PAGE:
Amendment V

Kent Osborne / SDPB

Backers of an open primary constitutional amendment say this ballot measure question is different from a similar ballot question last year.

The constitutional amendment will place all candidates in a primary election on the same ballot. The top two candidates who receive the most votes then move on to the general election in the fall.

Joe Kirby is chair of Open Primaries South Dakota, a group backing the measure. That group also backed Amendment V, a similar measure last year. Kirby says that measure almost passed with 45 percent of the vote.

SDPB political reporter Lee Strubinger joins Dakota Midday to discuss Amendment V. Voter approval of Amendment V would change the South Dakota constitution to establish nonpartisan elections. South Dakotans go to the polls on November 8.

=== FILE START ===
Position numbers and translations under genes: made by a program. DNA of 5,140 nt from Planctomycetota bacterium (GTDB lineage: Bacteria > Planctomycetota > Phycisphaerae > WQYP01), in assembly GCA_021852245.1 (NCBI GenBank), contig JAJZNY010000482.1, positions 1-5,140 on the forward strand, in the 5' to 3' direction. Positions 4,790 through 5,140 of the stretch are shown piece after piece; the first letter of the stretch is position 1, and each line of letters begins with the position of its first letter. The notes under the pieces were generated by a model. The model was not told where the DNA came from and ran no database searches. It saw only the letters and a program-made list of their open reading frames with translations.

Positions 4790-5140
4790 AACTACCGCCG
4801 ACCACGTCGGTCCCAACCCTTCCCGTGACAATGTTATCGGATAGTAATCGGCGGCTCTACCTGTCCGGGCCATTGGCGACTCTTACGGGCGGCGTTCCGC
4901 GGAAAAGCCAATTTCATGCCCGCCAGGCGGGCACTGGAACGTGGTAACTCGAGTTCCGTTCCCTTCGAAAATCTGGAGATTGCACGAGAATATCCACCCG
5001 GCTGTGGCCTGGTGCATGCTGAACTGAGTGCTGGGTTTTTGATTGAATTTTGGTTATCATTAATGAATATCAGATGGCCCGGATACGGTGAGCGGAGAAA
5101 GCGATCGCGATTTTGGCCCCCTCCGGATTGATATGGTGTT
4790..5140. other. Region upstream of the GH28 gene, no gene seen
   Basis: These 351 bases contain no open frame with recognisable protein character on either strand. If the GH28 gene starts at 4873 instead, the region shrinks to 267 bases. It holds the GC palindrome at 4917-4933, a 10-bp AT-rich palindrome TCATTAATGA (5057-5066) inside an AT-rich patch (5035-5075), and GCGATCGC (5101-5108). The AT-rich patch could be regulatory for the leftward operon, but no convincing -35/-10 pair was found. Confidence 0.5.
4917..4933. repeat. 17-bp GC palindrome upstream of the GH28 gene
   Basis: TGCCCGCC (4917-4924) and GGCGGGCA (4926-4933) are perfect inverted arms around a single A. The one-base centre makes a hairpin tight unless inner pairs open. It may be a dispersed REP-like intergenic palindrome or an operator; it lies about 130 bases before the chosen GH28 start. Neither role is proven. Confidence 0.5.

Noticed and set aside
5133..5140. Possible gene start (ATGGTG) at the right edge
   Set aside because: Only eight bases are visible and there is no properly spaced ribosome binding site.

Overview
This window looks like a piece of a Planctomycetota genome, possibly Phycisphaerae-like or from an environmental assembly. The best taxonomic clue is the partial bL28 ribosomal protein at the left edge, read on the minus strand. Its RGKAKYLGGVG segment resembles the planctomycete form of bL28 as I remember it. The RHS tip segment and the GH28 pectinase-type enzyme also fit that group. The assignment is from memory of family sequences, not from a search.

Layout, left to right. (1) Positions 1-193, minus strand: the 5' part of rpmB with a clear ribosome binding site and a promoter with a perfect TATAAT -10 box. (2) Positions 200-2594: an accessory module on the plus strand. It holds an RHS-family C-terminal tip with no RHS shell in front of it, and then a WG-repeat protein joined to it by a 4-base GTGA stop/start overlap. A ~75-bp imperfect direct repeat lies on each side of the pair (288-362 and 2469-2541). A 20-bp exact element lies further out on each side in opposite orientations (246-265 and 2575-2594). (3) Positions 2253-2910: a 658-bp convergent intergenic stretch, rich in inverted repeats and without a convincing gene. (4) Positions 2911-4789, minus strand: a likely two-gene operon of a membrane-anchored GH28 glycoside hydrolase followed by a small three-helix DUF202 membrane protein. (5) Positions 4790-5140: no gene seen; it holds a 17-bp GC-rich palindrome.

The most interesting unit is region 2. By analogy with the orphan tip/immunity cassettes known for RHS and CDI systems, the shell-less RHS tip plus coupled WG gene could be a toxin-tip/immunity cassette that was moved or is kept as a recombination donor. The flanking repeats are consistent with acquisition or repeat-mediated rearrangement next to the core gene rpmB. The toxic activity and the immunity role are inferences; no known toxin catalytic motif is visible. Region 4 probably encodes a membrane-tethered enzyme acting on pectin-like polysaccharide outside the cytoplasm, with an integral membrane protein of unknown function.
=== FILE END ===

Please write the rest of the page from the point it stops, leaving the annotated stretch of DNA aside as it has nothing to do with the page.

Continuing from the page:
Will Mortenson does not work for the Republican Party, as previously noted.

Retired businessman Joe Kirby joins Dakota Midday as part of SDPB's continued 2016 Election coverage.

Kirby discusses his support of Amendment V, an effort to establish nonpartisan elections.

Kent Osborne / SDPB

In November, South Dakota voters will get the chance to decide whether or not to support a measure that would create a non-partisan primary system.

Supporters say it increases democracy, while opponents say it reduces transparency.

Amendment V is neither a Republican nor a Democrat backed issue. State Republicans decided to oppose the constitutional amendment at their state convention, and state Democrats neither support nor oppose the measure.